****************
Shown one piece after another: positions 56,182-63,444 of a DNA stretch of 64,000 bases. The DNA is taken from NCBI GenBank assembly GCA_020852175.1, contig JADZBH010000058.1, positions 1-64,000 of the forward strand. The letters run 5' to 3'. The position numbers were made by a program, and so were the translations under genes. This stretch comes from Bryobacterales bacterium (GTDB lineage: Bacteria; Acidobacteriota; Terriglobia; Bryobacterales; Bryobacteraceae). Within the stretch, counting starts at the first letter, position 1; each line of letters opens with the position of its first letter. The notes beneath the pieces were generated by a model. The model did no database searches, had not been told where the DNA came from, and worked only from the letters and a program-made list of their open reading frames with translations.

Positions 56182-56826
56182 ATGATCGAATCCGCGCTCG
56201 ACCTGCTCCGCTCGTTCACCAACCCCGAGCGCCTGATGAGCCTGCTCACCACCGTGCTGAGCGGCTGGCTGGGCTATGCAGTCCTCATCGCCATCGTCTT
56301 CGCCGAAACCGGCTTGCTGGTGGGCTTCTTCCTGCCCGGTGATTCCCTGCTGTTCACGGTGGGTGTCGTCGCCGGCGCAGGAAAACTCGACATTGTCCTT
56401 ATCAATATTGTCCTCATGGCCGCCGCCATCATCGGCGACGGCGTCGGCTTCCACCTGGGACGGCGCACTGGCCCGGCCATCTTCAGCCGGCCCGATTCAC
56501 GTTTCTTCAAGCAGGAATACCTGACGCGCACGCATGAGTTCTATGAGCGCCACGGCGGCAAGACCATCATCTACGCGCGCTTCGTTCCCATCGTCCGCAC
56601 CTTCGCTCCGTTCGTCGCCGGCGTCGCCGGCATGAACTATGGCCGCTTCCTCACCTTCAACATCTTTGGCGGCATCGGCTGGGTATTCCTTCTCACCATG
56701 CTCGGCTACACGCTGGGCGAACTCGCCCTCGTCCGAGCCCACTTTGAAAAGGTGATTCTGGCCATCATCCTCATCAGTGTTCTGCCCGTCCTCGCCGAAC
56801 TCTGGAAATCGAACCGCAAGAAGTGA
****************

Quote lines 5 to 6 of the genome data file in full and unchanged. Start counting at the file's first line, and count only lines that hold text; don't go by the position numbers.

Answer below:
56301 CGCCGAAACCGGCTTGCTGGTGGGCTTCTTCCTGCCCGGTGATTCCCTGCTGTTCACGGTGGGTGTCGTCGCCGGCGCAGGAAAACTCGACATTGTCCTT
56401 ATCAATATTGTCCTCATGGCCGCCGCCATCATCGGCGACGGCGTCGGCTTCCACCTGGGACGGCGCACTGGCCCGGCCATCTTCAGCCGGCCCGATTCAC